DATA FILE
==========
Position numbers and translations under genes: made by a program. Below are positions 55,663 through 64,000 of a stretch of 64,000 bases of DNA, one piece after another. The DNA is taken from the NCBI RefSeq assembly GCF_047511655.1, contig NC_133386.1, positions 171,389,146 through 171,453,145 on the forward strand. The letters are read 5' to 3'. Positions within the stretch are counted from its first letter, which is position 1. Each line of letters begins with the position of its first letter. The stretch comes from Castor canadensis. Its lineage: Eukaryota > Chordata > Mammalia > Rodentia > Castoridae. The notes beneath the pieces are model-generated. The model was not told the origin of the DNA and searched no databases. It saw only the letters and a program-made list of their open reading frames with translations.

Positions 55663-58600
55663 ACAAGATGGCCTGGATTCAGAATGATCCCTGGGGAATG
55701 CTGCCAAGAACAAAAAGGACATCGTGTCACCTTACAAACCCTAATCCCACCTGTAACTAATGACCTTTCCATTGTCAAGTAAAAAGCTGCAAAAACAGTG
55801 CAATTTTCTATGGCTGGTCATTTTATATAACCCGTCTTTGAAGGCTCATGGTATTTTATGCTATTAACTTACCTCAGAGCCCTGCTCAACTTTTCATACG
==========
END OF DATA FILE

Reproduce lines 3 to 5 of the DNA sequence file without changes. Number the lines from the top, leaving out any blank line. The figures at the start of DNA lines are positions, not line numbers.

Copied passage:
55663 ACAAGATGGCCTGGATTCAGAATGATCCCTGGGGAATG
55701 CTGCCAAGAACAAAAAGGACATCGTGTCACCTTACAAACCCTAATCCCACCTGTAACTAATGACCTTTCCATTGTCAAGTAAAAAGCTGCAAAAACAGTG
55801 CAATTTTCTATGGCTGGTCATTTTATATAACCCGTCTTTGAAGGCTCATGGTATTTTATGCTATTAACTTACCTCAGAGCCCTGCTCAACTTTTCATACG